The first few skeletons charged in dumbly, leaping from rooftops and around corners to flatten against the bubble. There they hung, easy prey for hammer and mace to shatter skulls. From atop Ramdas’ back, Persephone swept her spear in wide arcs. Each sweep shoved trapped bones closer to the Knights’ weapons, and Ramdas concentrated on the run.

Heather’s gut turned to ice when she heard the thudding footsteps of the automatons joining the pursuit. Batting a skeleton aside with her shield, she risked a moment to pop her head up and get a better view. Too far away, and too slow, she noted, pushing herself to match pace with the centaur. If we can make the fortress, they won’t be able to follow. Skeletons can, but they’ll barely fit more in those halls than we’ll be able to. We need to keep moving.

They sprinted for the nearest door to the keep, Helga’s hammer thrown ahead of them to smash the door in. Heather was a step behind the hammer, slamming her mace down hard with a bright blast of fiery magic. The blast knocked a surprised skeleton end over end down the stone of the hallway.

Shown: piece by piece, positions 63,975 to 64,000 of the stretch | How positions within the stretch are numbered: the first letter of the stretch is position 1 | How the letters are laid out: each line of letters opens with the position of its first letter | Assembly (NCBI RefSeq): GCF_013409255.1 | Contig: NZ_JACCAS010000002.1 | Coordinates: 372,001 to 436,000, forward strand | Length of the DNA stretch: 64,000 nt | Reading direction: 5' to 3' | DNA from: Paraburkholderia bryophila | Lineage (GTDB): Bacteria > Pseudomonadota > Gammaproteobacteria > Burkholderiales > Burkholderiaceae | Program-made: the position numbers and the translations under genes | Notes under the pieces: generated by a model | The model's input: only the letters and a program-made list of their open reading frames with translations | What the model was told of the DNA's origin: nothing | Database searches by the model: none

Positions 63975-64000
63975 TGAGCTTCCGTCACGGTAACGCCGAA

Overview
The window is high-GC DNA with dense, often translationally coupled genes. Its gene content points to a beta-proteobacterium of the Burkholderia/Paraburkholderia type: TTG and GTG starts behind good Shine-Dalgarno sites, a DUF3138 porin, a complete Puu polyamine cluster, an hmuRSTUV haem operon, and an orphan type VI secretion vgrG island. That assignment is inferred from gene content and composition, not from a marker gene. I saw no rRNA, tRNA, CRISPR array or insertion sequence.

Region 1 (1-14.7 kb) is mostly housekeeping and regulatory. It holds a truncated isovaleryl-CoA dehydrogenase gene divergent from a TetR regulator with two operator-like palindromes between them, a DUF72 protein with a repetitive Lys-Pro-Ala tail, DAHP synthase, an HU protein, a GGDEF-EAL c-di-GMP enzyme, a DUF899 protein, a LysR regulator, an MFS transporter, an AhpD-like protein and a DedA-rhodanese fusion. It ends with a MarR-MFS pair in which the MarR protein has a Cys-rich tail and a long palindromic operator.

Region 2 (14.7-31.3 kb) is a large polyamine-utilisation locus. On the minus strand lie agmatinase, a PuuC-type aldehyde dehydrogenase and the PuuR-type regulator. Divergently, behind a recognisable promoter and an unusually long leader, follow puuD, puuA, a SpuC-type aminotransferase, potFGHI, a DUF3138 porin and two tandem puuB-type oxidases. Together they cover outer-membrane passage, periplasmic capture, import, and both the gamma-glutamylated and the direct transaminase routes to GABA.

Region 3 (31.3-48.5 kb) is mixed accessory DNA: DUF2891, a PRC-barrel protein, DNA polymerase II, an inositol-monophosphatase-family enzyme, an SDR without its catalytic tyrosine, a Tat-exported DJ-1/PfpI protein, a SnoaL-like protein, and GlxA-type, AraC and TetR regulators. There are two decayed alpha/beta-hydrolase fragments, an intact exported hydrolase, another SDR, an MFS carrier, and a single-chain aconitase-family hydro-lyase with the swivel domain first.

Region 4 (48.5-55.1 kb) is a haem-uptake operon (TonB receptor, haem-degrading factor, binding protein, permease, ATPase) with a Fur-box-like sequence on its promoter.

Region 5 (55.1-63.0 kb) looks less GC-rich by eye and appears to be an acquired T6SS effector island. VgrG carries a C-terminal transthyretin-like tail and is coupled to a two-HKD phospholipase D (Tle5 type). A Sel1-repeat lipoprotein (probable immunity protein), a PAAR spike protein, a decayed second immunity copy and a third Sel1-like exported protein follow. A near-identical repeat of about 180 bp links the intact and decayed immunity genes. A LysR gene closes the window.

Persephone and Ramdas ducked to clear the door, and then Ramdas lashed a foot out to kick a skeleton as it closed in pursuit.

“Run, run! Get to cover! Necromancer’s going to put as much of his defenses between him and us as he can!” Heather said. “If you see skeletons guarding a hallway, go through them!”

An explosive bolt landed a few feet away, the bang of it muffled by Persephone’s ward. Flying shrapnel slowed down, deflected along the line of the bubble.

“Stengrav, Blackthorne, lead! I will cover the rear,” Ramdas said.